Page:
One of the things I’m pleased about is that – despite the plaster dust and disorder kicked up by an extensive home renovation – the layout is running well. That’s not by accident, of course…
Layouts, like Gru, come with thousands of Minions. They’re all the little things that can go wrong, and keeping them on a short leash is one of the biggest tasks for a layout owner. It’s also one of the most important.
I was reminded of this earlier in the summer while re-watching the “End of the Line” segment on TrainMasters TV, in which three layout owners tear out large portions (or all) of their creations.
Two of the lessons I took from that segment were:
– How important it is to stay on top of the many little maintenance tasks any layout requires, and
– To be vigilant against the phenomenon of “Creeping Normality”.
Of course, there are many positive reasons to tear out some (or all) of a layout, as the “End of the Line” segment also makes clear. But if left unchecked, Minions will take over one’s layout – at which point a dumpster (and a good pesticide*) may be the only option.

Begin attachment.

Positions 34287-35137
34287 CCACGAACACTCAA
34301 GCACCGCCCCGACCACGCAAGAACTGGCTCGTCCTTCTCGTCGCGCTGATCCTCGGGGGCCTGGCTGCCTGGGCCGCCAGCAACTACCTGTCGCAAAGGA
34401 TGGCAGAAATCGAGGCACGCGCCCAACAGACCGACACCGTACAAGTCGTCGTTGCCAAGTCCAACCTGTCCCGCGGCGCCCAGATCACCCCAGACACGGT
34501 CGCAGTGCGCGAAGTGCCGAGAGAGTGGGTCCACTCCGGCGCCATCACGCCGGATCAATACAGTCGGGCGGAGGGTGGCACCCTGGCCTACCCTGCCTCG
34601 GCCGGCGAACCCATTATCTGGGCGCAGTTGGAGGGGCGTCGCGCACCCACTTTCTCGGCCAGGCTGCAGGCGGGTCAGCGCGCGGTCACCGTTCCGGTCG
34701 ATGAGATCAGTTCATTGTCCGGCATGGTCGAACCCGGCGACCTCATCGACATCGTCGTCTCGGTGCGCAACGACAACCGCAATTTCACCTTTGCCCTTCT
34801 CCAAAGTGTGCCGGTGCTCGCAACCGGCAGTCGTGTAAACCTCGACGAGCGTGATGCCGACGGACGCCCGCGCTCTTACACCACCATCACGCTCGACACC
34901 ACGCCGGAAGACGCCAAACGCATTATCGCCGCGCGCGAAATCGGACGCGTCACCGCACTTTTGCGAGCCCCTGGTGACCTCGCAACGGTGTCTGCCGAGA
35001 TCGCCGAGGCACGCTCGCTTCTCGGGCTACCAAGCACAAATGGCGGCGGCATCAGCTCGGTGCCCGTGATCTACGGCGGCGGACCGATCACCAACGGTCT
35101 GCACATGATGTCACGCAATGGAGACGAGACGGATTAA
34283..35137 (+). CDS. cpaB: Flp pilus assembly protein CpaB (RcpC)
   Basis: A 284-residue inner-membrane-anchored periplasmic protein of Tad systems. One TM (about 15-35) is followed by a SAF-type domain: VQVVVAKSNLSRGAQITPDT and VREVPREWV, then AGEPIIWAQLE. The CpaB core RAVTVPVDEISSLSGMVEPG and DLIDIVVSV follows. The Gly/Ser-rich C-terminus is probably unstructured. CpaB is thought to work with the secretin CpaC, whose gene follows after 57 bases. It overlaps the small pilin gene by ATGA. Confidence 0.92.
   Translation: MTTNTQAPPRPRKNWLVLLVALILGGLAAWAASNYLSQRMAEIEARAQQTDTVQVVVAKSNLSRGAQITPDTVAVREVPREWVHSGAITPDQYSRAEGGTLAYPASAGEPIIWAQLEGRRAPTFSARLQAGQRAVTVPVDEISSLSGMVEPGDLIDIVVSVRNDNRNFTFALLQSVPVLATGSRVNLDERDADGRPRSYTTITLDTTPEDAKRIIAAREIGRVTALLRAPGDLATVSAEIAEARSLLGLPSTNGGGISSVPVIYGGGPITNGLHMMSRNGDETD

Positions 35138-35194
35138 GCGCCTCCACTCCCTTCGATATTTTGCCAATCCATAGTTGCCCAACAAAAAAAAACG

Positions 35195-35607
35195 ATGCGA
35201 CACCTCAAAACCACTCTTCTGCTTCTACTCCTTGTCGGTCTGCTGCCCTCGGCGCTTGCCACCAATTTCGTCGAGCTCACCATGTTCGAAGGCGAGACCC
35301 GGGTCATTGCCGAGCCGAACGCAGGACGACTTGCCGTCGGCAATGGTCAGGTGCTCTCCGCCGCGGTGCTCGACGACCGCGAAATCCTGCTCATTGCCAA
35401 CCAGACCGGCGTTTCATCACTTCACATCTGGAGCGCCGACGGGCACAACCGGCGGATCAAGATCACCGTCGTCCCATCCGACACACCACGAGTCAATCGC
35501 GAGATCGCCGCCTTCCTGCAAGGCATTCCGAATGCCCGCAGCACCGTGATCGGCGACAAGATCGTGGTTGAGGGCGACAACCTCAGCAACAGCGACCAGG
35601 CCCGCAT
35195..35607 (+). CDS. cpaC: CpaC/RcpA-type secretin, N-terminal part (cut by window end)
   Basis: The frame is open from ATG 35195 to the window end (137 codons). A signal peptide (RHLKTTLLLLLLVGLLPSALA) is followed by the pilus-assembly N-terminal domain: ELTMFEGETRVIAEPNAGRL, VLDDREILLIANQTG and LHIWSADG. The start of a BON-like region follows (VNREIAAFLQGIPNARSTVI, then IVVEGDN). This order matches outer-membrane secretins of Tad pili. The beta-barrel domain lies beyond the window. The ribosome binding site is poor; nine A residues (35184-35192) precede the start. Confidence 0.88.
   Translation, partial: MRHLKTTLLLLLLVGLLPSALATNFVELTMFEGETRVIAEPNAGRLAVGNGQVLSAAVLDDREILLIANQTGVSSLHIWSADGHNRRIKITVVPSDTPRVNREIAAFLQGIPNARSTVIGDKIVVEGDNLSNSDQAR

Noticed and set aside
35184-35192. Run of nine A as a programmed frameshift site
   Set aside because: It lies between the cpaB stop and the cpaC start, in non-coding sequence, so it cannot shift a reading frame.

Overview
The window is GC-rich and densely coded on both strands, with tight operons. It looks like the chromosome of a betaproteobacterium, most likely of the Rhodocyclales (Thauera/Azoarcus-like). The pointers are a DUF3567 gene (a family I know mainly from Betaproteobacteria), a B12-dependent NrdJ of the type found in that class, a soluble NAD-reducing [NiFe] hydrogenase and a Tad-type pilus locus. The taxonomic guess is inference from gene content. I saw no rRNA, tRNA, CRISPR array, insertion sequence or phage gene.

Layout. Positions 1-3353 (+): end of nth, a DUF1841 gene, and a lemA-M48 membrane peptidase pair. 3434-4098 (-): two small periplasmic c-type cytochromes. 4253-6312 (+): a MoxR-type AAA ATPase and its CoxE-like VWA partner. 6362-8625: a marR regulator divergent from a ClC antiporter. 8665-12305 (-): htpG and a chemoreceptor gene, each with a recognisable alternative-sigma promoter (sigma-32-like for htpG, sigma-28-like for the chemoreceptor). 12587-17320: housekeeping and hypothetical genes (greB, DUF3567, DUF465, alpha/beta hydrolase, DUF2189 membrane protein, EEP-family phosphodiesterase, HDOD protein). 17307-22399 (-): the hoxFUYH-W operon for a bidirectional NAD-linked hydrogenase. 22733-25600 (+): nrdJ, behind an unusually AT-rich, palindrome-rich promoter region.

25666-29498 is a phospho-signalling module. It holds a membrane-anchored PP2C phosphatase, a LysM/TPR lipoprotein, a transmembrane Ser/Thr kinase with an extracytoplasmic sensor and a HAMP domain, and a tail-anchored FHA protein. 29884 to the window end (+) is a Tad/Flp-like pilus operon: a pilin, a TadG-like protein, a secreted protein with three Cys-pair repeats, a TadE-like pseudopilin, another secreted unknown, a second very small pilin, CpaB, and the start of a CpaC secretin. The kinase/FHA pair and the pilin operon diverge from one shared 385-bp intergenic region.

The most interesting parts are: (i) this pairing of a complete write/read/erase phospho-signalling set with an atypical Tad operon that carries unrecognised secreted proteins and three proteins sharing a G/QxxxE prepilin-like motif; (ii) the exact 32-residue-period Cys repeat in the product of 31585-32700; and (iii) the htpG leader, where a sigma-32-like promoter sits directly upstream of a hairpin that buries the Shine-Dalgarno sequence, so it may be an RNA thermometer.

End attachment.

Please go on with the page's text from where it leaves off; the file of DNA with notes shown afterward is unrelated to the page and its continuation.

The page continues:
As I prepared to show off the layout to visitors earlier this week, I gave the track and equipment a quick dusting with a soft brush. I also tested all track switches and loosened up the mechanical turnout controls by operating each of them back and forth about a half-dozen times. And I test-ran the locomotives that would be in service during the session.
It took perhaps 10 minutes to do this, but it made all the difference. If there were Minions about, I was able to keep them under control, and prevent them from creating havoc…
(*No Minions were harmed in the writing of this post)